Is Lady Macbeth's weakness expected in Act II of Macbeth?

Expert Answers
accessteacher eNotes educator| Certified Educator

By refering to Lady Macbeth's weakness I assume you are talking about Act II scene 2, when she says to herself as she is anxiously waiting for her husband to return from killing Duncan:

Had he not resembled

My father as he slept, I had done't.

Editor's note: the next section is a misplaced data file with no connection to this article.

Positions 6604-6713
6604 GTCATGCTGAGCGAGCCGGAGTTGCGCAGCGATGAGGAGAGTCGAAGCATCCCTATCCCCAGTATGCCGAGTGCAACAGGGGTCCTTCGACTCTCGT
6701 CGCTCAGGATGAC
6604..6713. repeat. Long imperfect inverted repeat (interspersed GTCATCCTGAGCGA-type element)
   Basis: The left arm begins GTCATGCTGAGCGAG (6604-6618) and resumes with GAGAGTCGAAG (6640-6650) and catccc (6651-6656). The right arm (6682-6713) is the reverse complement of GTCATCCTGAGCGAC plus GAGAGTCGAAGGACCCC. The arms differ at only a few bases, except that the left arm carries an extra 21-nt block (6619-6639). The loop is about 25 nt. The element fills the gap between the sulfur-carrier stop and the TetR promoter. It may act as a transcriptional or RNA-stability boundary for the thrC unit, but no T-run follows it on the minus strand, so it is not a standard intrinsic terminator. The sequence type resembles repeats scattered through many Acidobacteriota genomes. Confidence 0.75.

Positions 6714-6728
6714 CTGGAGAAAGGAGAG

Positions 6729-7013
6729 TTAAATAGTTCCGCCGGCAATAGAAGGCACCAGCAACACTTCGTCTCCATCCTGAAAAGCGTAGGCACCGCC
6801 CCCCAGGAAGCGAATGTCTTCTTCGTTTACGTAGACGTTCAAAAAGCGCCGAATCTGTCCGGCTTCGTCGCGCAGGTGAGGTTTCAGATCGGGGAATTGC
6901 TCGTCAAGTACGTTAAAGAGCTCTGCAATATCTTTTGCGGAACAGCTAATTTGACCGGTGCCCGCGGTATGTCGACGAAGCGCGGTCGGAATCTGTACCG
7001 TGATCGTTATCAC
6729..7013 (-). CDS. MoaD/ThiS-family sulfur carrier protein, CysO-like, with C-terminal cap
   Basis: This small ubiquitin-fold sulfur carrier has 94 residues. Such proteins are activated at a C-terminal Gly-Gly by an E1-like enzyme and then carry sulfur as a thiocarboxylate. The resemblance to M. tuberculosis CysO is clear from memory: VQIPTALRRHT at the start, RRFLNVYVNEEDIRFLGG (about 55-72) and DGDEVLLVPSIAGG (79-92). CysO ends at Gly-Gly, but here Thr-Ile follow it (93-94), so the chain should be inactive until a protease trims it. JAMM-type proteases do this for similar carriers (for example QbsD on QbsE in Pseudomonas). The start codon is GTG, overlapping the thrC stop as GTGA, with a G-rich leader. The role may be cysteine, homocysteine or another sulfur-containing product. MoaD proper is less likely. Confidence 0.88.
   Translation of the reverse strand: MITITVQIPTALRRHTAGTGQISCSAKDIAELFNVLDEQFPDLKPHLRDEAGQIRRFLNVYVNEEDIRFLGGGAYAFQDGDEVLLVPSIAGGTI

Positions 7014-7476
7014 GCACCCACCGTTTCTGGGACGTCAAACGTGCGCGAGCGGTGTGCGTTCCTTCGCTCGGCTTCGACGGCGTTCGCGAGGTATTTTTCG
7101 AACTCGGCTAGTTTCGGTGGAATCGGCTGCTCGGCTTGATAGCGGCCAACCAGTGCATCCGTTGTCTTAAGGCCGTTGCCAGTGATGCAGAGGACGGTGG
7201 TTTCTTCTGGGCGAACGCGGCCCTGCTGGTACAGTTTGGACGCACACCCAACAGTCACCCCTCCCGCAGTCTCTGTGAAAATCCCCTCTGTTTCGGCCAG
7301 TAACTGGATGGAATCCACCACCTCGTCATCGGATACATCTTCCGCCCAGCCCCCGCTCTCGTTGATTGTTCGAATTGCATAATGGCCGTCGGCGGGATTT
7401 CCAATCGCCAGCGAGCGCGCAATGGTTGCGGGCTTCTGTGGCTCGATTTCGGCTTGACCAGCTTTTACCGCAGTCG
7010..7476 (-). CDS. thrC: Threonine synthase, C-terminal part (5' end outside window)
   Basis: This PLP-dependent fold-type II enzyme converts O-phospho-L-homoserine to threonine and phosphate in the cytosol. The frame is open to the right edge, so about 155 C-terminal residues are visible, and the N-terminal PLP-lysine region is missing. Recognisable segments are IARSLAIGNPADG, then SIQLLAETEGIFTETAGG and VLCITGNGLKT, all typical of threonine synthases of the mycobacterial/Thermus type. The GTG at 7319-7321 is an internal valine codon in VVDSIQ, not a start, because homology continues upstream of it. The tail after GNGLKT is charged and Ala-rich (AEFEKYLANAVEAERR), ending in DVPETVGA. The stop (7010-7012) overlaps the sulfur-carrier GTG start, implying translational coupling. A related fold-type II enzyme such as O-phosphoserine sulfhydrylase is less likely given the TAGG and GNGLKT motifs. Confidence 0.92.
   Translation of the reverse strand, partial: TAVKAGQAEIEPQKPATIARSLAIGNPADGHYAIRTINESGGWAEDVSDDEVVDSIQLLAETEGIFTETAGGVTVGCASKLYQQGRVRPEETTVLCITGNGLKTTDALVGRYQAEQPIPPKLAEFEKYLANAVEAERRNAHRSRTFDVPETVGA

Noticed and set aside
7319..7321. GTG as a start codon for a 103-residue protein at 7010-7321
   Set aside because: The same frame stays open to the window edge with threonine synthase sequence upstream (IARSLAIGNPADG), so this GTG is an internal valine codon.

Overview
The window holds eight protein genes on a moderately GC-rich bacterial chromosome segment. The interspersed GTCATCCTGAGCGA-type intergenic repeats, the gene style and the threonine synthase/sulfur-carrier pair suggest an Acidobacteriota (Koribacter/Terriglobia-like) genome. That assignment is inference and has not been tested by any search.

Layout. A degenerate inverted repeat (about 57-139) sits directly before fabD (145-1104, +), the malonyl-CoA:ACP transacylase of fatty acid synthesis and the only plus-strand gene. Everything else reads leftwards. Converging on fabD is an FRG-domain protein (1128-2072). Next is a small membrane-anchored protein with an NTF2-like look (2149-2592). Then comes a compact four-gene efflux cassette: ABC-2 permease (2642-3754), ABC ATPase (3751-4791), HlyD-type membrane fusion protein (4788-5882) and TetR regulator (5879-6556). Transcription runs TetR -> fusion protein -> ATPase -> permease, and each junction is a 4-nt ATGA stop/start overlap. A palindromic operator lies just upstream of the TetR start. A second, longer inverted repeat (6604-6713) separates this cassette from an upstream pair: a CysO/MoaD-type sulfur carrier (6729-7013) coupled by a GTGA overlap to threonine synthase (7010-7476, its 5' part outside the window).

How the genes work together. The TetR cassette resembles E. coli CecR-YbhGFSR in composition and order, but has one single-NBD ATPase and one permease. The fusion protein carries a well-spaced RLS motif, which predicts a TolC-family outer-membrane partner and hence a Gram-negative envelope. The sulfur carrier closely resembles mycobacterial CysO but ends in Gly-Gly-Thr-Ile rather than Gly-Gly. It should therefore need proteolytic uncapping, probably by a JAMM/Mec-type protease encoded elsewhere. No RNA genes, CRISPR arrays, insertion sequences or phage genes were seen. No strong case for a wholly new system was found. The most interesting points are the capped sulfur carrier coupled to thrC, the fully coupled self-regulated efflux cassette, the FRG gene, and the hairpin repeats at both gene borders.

Personally, I think this admission of weakness on the part of Lady Macbeth is very unexpected and not something that we would have anticipated. If you have a look at the kind of language that Lady Macbeth uses in Act I scene 5 when she willingly abandons herself to evil in order to commit the crime, and then if you consider how it is she who tells Macbeth to "act like th'innocent flower, but be the serpent under it," and then goes on to perfectly demonstrate this by welcoming Duncan with such grace and humility to her home whilst plotting to kill him, we are presented with a picture of Lady Macbeth that does not seem to have room for any weakness whatsoever.